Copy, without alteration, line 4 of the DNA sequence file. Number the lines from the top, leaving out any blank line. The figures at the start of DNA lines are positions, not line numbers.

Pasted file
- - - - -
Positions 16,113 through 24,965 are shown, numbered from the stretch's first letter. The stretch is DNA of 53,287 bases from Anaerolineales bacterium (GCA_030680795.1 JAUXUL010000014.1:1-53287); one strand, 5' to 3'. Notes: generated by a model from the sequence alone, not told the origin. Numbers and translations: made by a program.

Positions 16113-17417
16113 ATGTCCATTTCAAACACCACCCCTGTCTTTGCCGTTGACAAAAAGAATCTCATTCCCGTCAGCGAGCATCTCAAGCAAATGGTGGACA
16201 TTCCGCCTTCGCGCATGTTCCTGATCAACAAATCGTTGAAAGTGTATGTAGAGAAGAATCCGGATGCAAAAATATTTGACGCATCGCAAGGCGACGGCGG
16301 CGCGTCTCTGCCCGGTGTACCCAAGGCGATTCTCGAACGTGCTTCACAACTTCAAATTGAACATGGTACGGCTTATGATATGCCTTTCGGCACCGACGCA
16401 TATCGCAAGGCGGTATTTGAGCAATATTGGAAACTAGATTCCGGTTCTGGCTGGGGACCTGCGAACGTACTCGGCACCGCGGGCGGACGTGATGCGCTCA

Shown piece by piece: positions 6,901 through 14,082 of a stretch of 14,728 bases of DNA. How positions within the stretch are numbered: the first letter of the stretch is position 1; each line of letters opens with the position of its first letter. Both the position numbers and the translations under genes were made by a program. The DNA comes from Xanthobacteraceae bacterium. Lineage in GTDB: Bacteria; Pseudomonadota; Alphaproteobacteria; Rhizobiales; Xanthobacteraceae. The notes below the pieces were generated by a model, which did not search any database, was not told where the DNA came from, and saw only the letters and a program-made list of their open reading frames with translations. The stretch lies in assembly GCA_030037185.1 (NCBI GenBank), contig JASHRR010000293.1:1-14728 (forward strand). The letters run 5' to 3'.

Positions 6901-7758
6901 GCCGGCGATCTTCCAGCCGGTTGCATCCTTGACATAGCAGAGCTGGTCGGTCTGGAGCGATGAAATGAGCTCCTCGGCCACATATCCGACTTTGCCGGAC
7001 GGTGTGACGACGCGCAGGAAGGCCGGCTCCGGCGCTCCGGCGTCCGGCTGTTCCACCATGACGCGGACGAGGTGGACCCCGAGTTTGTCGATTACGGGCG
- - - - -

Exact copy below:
16201 TTCCGCCTTCGCGCATGTTCCTGATCAACAAATCGTTGAAAGTGTATGTAGAGAAGAATCCGGATGCAAAAATATTTGACGCATCGCAAGGCGACGGCGG